I was happily enjoying my sunny afternoon yesterday in this gorgeous new city that I just moved to recently. Suddenly, I had one of my close (and über nerdy) friends message me exactly at 4:14 PM PST with 5 words that I thought I would never have to hear:

“Google is retiring Google Reader.”

Believe it or not, I went through Kübler-Ross’ stages of grief in the last 24 hours.

1. Shock & Denial

My heart stopped. My body went numb with disbelief. Suddenly my world came crashing down. “No way! There is no way! You’re lying!” I quickly ran to my two fastest sources of information: Google & Twitter. Surprisingly, there weren’t any news articles popping up just yet on Google, and there was nothing on Twitter… Until a second later. Suddenly there were non-stop tweets from everybody going through the same emotions as I was. It was getting real.

2. Anger

I sat there in front of my laptop at work thinking to myself, “What am I going to do?” I was devastated. I started to message and rant to my friends, coworkers, etc. about how I felt. I was ready to flip a table and storm off in a tantrum. The guilt started to pour in. I thought about all the good times we had, like how we shared many hours together every day while it provided to me great news from my beloved blogs and sites. I just wanted to read it every day. Then I felt bad about the times that I didn’t give it the attention it needed, and it had 1000+ unread items. Life just suddenly felt scary and chaotic.

3. Bargaining

Then the bargaining sunk in: “I’ll read you more, Google Reader! It’s okay, Google! Take away the sharing features of Google Reader! Take away iGoogle! Take away Google Buzz! But not Google Reader! NOT GOOGLE READER!” I just wanted it to stay for a little bit more. Many people online felt the same way too — to the point that an online petition started less than half an hour after Google released the news. I signed, shared, and crossed my fingers.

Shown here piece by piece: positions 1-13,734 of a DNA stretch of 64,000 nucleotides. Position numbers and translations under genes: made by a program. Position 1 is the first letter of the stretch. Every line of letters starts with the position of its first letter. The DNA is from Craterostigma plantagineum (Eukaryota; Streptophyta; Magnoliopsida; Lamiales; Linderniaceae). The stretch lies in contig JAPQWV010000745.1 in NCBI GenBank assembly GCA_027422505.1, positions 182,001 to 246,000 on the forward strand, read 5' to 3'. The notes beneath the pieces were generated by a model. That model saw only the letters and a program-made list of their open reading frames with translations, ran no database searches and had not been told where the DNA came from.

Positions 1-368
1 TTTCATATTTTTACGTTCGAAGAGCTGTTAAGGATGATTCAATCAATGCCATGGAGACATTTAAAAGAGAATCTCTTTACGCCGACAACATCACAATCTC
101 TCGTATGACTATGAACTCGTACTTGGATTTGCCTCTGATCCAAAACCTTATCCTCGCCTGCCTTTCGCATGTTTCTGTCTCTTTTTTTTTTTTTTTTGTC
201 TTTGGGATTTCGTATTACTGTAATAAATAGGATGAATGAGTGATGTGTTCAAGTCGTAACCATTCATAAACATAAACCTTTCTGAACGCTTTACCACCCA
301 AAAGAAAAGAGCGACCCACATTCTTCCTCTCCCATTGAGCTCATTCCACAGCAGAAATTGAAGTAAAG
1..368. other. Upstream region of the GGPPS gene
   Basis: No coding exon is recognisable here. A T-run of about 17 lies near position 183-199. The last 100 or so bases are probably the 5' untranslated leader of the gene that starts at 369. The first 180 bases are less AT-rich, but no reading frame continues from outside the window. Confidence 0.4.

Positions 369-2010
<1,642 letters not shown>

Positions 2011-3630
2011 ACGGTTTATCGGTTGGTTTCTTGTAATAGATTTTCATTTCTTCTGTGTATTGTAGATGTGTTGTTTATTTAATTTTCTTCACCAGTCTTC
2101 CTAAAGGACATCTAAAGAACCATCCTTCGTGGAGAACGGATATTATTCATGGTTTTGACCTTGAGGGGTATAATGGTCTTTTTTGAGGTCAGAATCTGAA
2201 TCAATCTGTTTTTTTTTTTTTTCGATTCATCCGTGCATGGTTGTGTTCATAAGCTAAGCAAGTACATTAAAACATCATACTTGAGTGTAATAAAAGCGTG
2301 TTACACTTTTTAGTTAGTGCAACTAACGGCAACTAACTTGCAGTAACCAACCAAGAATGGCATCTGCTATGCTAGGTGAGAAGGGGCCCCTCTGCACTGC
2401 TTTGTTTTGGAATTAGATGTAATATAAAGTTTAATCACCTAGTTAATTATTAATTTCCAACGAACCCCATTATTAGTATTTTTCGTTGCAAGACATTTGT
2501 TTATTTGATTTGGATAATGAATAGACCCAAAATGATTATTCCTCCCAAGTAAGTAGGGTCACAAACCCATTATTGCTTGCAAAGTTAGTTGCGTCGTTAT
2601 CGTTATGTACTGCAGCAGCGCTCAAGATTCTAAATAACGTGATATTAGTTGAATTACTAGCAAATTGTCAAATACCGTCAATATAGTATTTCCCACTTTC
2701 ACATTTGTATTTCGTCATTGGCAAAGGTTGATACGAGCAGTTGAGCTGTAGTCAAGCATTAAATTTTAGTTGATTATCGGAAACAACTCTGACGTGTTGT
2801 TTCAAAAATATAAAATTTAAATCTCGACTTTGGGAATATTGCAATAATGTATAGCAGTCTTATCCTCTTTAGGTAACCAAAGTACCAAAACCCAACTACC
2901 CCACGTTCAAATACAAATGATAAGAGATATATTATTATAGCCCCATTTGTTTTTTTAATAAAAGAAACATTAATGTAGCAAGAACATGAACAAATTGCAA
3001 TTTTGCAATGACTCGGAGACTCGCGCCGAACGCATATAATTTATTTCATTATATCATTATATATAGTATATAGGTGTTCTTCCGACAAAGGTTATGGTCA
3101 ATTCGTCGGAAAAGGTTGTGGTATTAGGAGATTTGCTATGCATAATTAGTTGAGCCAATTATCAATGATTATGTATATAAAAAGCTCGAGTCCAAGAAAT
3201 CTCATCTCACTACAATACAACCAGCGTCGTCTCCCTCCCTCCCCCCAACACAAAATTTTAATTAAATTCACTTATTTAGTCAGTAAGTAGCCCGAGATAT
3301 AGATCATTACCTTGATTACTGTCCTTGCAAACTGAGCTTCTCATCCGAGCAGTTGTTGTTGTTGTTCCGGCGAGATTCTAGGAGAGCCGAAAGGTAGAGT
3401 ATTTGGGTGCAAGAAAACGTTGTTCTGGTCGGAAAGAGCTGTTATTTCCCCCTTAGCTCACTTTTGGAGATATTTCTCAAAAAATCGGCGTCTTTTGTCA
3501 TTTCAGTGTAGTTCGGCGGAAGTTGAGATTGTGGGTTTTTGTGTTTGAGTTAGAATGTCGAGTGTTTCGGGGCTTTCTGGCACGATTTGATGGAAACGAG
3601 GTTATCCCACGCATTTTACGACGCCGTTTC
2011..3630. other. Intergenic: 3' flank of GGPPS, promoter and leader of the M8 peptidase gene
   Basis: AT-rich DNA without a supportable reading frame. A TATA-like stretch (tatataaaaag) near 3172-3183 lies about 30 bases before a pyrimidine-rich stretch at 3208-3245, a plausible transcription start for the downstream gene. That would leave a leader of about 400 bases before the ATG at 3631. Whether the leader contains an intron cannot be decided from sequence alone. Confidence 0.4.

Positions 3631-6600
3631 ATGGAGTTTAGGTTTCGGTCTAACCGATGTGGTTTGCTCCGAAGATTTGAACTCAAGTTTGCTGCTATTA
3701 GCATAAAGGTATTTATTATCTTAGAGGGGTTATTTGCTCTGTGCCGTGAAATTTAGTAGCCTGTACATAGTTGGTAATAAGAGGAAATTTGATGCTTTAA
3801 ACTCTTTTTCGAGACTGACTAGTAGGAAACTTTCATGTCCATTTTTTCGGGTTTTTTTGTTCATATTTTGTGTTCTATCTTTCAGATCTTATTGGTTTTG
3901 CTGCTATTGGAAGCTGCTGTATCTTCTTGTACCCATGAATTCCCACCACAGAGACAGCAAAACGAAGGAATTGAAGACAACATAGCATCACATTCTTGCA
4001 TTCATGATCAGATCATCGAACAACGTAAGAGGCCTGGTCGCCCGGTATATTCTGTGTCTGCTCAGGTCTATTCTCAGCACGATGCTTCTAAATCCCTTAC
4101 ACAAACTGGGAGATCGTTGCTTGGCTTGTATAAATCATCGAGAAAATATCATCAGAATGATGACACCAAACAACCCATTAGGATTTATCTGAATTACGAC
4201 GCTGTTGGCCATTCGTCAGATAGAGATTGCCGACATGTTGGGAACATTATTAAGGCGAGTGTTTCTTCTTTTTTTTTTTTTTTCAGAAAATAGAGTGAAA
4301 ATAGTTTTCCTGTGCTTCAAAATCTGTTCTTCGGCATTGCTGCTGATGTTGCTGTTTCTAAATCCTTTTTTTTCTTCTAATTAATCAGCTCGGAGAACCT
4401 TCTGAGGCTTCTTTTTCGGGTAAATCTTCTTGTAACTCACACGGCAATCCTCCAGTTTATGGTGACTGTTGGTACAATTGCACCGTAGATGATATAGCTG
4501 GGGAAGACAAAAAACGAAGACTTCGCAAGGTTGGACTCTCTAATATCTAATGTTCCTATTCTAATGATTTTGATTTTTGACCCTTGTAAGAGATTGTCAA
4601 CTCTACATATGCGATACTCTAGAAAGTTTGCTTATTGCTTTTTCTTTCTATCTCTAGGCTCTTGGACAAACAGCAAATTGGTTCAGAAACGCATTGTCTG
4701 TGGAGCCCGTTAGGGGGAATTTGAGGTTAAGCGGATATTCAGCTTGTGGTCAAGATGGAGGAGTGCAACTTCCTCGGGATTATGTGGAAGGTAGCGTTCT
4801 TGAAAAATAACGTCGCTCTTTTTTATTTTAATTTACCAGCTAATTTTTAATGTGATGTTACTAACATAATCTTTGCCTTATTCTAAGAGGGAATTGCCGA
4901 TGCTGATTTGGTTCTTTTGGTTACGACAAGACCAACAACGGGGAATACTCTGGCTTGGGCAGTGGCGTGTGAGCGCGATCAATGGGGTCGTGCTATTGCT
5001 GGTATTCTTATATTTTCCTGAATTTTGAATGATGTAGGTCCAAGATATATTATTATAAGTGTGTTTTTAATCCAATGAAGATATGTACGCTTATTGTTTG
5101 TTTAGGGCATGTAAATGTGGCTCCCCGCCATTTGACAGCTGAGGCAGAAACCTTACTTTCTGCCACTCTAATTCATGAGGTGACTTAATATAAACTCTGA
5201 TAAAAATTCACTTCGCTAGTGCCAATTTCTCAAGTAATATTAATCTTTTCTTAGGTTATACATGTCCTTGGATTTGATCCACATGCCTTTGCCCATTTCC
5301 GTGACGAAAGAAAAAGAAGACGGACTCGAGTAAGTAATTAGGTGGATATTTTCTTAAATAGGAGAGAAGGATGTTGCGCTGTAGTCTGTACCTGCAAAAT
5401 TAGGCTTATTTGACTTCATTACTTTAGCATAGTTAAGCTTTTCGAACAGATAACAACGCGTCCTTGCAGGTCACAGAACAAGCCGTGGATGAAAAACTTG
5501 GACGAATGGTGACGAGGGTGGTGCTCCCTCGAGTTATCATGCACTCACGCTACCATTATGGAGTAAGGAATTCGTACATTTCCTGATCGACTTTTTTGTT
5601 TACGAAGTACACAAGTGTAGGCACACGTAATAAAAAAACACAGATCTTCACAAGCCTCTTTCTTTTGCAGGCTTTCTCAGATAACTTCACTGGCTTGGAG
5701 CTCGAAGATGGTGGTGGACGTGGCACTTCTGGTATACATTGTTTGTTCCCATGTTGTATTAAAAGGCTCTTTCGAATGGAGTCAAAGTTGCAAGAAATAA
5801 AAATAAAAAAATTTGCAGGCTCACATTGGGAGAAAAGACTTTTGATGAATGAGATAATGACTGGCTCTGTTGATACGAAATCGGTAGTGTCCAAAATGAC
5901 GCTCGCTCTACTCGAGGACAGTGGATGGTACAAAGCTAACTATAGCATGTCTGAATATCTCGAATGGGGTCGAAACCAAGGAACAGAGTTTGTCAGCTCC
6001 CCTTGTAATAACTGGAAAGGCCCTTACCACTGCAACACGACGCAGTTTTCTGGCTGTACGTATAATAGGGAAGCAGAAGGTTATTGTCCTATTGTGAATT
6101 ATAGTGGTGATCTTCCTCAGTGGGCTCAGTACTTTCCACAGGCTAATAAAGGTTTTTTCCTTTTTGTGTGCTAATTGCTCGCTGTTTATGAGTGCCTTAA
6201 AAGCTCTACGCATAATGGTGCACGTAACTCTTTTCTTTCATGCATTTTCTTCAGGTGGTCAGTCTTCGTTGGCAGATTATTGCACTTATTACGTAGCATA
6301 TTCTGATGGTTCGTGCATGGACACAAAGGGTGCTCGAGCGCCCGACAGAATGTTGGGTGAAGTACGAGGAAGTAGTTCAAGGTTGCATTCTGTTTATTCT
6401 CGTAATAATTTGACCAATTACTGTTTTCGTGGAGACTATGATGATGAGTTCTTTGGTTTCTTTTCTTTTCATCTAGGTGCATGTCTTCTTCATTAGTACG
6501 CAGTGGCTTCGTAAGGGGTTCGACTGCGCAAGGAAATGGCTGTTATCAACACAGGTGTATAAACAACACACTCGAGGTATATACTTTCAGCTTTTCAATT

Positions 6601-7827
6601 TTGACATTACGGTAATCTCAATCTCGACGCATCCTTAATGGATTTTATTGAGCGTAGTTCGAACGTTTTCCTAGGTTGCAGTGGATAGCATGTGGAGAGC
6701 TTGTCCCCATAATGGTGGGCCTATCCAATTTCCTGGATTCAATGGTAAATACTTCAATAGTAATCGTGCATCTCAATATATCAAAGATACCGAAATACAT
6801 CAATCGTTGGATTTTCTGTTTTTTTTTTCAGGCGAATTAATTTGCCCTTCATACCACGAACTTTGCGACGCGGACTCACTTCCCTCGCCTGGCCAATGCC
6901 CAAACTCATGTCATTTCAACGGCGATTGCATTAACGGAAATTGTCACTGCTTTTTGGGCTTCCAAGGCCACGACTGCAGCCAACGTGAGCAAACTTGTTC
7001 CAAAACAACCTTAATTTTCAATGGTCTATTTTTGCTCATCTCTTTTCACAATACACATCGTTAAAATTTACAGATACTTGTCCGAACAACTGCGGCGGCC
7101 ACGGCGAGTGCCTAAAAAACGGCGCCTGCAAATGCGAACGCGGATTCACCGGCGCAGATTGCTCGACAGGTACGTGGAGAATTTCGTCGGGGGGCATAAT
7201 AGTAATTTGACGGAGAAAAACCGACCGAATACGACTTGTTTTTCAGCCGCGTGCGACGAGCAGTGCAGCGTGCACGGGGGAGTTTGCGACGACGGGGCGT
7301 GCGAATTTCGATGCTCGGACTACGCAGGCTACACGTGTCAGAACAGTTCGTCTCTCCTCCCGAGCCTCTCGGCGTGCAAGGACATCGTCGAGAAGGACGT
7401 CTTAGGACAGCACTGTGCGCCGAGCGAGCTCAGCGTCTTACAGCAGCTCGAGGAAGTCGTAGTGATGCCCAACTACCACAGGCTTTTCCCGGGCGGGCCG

4. Depression

I walked home with my head down while listening to Eric Carmen’s “All By Myself.” (Okay, maybe that’s a stretch). The worst feeling was going into my Google Reader, and a pop-up showed up saying “Google Reader will not be available after July 1, 2013.” However, my friends and I tried to help each other through this. We were already looking through a variety of alternatives to see what we could do. It’s nice to have a support group sometimes.

5. Acceptance

I took a deep breath and thought to myself, “It’s going to be okay.” Luckily enough, great sites like Lifehacker and Mashable provided some Google Reader alternatives. Initially, I wasn’t very fond of the idea of using something else — I felt like I was cheating on Google Reader. I tried out NewsBlur initially, but the UI seemed a bit too old-school for my liking. Then came Feedly. Pretty on the eyes — similar to that of Google Reader, with a hint of the new grid-like interfaces that most websites have nowadays. Furthermore, there’s an iOS version of it for it as well — that works similarly to Flipboard. Feedly is currently promising a smooth transition on the backend for those who are Google Reader advocates. So far, so good. However, I’m going to have to back up my Google Reader before fully transitioning. I think I’m going to keep to Google Reader until July 1st before fully moving on. My heart just still lies there.